Trust me, the right people will notice exactly how you choose to spend this time.
     
  16. mopar

    mopar Multitudinous

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    May 5, 2012

    Offer help to the teachers, offer to work with or planning RtI, school improvement plan, help with behavior.
     
  17. wanting2teach

    wanting2teach Rookie

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    May 7, 2012

    Yes, it would be annoying. That's why I'm frustrated and made a post about it. I want to be utilized as best as possible. I have already talked to HR and the principals at nearby schools to make myself as available as possible.
     
  18. sizzla_222

    sizzla_222 Companion

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    May 7, 2012

    i would go around and ask the teachers how u can help in any way.
     
  19. Sarge

    Sarge Enthusiast

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    May 7, 2012

    Here is what I want you to do.

    I am coming to realize that the job of classroom teacher is really a job for two people. Though we have been doing it mostly alone for as long as there have been schools, the reality is that what we do equates to flying a 747 without a copilot or first officer. Sure, it's possible but it's neither safe nor effective. This is especially true today with the increasing number of "high maintenance" students that end up in a regular education classroom.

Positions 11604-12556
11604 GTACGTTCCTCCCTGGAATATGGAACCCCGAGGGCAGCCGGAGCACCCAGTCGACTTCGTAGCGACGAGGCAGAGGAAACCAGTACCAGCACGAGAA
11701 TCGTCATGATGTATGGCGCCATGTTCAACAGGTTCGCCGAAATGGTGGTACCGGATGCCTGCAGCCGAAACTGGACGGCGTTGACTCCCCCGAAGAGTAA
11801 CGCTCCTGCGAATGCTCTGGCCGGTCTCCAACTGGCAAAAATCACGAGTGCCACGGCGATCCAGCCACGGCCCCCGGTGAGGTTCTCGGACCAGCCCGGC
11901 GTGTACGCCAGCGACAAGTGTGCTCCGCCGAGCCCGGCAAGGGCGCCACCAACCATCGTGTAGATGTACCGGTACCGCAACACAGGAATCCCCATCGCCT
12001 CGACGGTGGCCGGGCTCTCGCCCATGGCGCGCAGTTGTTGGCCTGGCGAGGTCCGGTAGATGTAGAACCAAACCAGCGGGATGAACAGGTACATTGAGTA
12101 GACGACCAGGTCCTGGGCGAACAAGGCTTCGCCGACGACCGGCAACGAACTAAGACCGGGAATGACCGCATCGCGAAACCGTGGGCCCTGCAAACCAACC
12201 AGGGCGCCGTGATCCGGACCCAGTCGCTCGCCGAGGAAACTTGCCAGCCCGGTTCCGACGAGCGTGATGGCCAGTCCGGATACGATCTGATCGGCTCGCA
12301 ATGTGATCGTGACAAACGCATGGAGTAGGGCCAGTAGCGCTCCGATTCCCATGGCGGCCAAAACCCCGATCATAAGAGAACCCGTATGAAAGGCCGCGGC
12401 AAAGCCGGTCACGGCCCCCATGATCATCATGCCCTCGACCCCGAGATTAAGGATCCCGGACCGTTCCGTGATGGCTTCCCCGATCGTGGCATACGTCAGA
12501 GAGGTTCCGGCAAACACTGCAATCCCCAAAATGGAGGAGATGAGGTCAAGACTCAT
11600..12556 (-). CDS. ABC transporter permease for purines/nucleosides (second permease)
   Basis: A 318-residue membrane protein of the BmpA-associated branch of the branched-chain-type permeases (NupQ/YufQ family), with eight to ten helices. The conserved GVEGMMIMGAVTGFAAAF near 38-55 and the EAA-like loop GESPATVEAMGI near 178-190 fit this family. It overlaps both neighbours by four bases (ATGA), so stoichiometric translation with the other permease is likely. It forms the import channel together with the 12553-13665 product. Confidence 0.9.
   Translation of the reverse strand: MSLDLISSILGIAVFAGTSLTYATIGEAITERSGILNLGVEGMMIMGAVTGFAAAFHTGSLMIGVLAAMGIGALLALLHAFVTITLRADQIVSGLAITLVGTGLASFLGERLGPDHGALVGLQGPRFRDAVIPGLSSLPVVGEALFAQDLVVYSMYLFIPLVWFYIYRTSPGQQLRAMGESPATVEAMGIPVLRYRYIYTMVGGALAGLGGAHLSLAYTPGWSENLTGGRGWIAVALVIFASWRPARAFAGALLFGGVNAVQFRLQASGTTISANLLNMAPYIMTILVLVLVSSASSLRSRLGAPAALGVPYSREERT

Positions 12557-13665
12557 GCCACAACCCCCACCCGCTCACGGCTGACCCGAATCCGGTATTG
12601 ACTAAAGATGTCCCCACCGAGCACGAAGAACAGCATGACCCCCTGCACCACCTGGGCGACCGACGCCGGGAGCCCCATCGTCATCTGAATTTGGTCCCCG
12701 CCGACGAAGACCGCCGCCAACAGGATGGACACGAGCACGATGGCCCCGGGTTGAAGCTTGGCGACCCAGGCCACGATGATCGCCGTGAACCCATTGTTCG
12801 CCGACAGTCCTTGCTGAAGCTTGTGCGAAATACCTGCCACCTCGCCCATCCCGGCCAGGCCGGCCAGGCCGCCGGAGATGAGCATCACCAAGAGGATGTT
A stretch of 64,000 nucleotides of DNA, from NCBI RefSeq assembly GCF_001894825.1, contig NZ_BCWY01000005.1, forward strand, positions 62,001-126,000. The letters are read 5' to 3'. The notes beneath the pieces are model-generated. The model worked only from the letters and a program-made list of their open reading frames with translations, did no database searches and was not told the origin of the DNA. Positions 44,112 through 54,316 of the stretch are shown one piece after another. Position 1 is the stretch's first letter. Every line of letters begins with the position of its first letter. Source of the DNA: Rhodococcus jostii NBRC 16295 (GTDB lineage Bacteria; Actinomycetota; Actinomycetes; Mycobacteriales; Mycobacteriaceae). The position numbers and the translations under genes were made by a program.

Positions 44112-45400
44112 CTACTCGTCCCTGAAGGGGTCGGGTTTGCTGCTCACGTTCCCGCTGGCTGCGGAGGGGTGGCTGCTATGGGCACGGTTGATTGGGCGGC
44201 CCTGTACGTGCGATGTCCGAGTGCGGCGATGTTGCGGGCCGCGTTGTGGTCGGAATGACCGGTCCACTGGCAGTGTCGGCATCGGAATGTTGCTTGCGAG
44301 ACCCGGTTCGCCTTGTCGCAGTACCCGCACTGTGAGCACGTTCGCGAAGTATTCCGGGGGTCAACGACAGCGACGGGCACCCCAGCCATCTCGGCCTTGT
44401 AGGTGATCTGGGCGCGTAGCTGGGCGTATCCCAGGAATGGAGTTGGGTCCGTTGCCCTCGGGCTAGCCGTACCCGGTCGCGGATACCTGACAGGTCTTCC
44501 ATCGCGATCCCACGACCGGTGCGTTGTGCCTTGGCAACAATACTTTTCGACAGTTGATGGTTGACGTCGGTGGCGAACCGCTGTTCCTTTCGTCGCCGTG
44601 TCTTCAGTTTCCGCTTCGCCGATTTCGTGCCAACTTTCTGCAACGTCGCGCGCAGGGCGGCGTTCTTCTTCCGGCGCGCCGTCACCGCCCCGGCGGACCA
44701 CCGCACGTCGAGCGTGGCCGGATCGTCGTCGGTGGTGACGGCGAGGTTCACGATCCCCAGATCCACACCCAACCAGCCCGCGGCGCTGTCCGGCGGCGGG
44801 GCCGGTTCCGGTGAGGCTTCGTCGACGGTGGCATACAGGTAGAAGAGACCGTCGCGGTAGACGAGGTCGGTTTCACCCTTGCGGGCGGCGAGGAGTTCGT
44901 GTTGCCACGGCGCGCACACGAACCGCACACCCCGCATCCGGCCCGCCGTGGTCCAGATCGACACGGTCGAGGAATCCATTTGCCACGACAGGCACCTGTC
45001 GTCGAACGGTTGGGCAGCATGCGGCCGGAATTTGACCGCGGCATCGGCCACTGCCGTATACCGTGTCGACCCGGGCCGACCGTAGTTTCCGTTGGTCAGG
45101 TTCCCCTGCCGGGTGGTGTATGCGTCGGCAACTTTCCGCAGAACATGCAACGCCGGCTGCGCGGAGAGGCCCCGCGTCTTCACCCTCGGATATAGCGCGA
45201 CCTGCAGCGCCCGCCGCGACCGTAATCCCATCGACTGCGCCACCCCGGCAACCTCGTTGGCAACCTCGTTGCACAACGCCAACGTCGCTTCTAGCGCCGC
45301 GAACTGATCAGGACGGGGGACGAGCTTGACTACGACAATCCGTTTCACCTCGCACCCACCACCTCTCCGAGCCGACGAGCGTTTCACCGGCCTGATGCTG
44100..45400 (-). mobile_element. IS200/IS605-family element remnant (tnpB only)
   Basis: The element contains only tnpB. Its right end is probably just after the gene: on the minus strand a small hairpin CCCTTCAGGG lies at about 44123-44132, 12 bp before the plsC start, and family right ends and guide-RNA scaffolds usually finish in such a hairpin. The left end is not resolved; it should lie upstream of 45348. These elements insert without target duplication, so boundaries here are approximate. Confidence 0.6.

I think two teachers with one class of 40 are more than twice as effective than two teachers who each have their own class of 20.

    I'd like you to prove me right or wrong.

    Find one classroom - perhaps one where the teacher is effective, yet overwhelmed. Offer to team teach the class with them for the remainder of the year during the time you are available.